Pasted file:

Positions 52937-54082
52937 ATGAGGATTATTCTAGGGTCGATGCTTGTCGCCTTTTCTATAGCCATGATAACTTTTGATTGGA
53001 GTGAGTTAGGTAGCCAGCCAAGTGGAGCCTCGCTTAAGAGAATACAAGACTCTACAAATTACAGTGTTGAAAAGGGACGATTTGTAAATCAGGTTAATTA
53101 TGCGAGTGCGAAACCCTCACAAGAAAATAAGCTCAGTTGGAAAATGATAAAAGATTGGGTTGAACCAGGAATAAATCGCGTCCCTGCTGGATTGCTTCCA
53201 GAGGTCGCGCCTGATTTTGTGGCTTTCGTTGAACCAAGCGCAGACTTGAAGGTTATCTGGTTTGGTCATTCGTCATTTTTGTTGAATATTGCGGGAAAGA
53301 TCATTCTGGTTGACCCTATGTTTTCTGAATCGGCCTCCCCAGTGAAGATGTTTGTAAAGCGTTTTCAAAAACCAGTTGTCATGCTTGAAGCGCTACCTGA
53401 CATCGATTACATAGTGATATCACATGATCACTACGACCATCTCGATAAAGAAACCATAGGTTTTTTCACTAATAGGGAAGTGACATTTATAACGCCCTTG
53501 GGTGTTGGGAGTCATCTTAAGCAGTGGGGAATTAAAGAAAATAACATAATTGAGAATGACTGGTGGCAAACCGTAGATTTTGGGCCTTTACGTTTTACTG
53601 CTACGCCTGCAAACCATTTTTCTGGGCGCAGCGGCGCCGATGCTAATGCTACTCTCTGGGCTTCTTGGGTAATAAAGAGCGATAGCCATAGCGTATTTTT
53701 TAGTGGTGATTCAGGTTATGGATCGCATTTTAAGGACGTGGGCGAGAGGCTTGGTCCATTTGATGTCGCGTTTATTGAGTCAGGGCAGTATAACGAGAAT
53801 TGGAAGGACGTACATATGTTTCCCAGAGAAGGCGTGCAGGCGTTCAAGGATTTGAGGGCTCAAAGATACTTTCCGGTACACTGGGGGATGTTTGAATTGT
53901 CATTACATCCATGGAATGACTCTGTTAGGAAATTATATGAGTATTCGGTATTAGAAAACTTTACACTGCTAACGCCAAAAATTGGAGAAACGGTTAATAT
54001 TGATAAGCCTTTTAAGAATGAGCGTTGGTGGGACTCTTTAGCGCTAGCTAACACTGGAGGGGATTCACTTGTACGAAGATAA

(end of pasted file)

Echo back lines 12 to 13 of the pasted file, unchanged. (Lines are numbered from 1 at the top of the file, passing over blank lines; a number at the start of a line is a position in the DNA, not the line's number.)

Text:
53901 CATTACATCCATGGAATGACTCTGTTAGGAAATTATATGAGTATTCGGTATTAGAAAACTTTACACTGCTAACGCCAAAAATTGGAGAAACGGTTAATAT
54001 TGATAAGCCTTTTAAGAATGAGCGTTGGTGGGACTCTTTAGCGCTAGCTAACACTGGAGGGGATTCACTTGTACGAAGATAA